The expression levels of various gene transcripts were studied on day 7 compared to initial cells that were put in culture using specific primers (Table 1) by qRT-PCR studies. This included Sca-1, Gfra, Pcna, Scp3, prohibitin and protamine with 18s as housekeeping gene using CFX96 real-time PCR system (Bio-Rad Laboratories, USA) and SYBR Green chemistry (Bio-Rad). The amplification conditions included initial denaturation at 94°C for 3 minutes followed by 40 cycles comprising of denaturation at 94°C for 10 seconds, primer annealing for 20 seconds, and extension at 72°C for 30 seconds followed by melt curve analysis step from 55°C to 95°C. The fluorescence emitted at each cycle was collected during the extension step of each cycle. The homogeneity of the PCR amplicons was verified by running the products on 1.5% agarose gels and also by studying the melt curve. All PCR amplifications were carried out in duplicate. Mean Ct values generated in each experiment using the CFX Manager software (Bio-Rad) were used to calculate the mRNA expression levels. The fold change was calculated using ΔΔCt method. The Q-PCR studies were done on two independent cultures and results analyzed separately.
The culture experiments were repeated five times using cells suspension from chemoablated testis with VSELs enriched using three different approaches as described in the Methods section. We obtained similar results however initial presence of few spermatogonial cells which may also have survived busulphan treatment cannot be ruled out in our generic cultures. This was anyways not an issue of great concern to us as we have earlier reported that VSELs are the quiescent stem cells which undergo asymmetric cell division to give rise to the SSCs which further undergo symmetric cell divisions, proliferate rapidly, differentiate, undergo meiosis to produce sperm . The underlying reasoning behind our belief that VSELs give rise to SSCs is the different OCT-4 staining pattern observed in the two cell types (nuclear vs cytoplasmic). Nuclear OCT-4 is a transcription factor required to maintain pluripotent state and when differentiation is initiated, OCT-4 is no longer required, shifts to cytoplasm and gets eventually degraded [13-15]. Thus in our present study we expected VSELs will always give rise to SSCs which will further differentiate, undergo meiosis and produce sperm.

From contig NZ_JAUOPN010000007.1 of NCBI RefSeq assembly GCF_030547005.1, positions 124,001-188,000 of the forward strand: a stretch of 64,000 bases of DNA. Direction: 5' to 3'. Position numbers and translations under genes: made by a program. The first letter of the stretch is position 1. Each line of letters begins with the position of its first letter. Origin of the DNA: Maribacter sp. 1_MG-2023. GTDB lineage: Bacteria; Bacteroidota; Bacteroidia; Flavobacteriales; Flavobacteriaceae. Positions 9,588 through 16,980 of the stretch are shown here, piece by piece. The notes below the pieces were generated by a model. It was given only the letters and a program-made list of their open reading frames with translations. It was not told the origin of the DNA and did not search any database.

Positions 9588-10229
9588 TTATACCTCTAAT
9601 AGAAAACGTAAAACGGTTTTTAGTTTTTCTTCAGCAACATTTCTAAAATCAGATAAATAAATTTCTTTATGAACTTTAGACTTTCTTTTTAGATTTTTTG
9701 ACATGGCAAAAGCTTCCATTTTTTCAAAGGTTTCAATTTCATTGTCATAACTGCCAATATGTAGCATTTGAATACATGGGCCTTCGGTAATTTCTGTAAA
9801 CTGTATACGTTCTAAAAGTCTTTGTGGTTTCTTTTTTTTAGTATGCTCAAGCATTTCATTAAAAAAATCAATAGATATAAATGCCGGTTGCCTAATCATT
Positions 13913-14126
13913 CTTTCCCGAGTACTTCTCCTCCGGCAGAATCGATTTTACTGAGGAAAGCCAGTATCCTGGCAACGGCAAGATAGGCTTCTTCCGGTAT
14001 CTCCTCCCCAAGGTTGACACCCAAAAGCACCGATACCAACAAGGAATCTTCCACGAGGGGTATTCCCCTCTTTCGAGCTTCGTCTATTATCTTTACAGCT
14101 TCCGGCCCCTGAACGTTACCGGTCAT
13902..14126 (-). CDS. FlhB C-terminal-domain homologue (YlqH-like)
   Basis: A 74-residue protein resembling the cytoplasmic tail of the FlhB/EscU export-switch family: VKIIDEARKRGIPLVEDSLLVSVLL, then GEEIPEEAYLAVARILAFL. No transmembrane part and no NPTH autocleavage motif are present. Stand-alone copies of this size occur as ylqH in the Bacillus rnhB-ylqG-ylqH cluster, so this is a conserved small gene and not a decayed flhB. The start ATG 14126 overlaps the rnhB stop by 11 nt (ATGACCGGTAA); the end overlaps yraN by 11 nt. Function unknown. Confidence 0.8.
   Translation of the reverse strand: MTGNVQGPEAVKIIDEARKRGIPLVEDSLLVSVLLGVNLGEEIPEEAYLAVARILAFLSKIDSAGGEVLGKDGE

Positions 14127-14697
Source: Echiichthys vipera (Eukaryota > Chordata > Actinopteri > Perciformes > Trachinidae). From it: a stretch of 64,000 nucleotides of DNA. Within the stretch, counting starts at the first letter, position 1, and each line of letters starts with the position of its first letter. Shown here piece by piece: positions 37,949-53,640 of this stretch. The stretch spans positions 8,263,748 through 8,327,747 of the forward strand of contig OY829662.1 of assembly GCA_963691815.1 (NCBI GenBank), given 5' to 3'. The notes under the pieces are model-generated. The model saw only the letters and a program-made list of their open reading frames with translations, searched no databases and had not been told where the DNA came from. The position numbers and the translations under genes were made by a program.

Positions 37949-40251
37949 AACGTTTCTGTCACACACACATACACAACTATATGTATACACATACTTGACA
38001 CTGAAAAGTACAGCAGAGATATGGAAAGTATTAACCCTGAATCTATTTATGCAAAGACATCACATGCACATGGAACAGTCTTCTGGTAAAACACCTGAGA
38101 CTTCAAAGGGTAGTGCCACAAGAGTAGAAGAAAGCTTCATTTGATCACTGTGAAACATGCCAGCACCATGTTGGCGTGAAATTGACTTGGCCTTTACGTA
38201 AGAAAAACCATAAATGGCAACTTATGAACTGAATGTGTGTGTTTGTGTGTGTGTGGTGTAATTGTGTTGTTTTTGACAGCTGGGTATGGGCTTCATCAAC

The cells (VSELs, possibly few spermatogonial stem cells and Sertoli cells) were studied after overnight seeding and two distinct populations of cells comprising the bigger Sertoli cells and distinctly spherical stem cells could be observed at lower magnification (Figure 1A). Sertoli cells were attached to the culture surface whereas the stem cells were not attached. At higher magnification (Figure 1B), two different size of stem cells were clearly visible including the smaller VSELs and slightly bigger SSCs. At places asymmetric cell division of VSELs giving rise to the SSCs could be observed (broken circles, Figure 1B&E). SSCs appeared to undergo rapid divisions, formed chains with incomplete cytokinesis (arrow, Figure 1B-E) and by days 3-7, clusters of germ cells were observed (Figure 1F&G) possibly reflecting clonal expansion of SSCs with incomplete cytokinesis. The germ cells were often observed in close association with Sertoli cells which were attached and differentiated into large mesenchymal-like fibroblasts (Figure 1C-E). The close association of differentiating germ cells with the mesenchymal cells was remarkable and observed on Day 7 also (Figure 2A) and possibly the somatic cells provided the ‘niche’ (source of growth factors) for germ cells differentiation. Similar close association of germ cells with mesenchymal cells has been observed during ovarian cultures also [26-28]. By day 10- 21 we observed germ cells in different stages of differentiation - implying that it is not a synchronous culture that we have developed -rather cells are in different stage of differentiation. Round to elongated spermatid undergoing various stages of spermiogenesis i.e. transition of spermatid into sperm was clearly visualized by Day 21 in culture (Figure 2C) under stereo microscope and after H & E staining (Figure 3). Elongated spermatid with cytoplasm covering the sperm head and part of tail were also visualized (Figure 3D-G). Excess cytoplasm was eventually lost as residual bodies (Figure 3H). Mature spermatozoa with characteristic hook shaped head and a distinct mid piece were visualized easily. It was observed that the sperm existed singly as well as in small clusters (Figure 3) with pink-stained cytoplasm covering the mid region. The cytoplasmic lobes appeared fused at places and are described as ‘residual bodies' in literature. Sperm showed certain degree of motility in the culture (Additional files 2 and 3).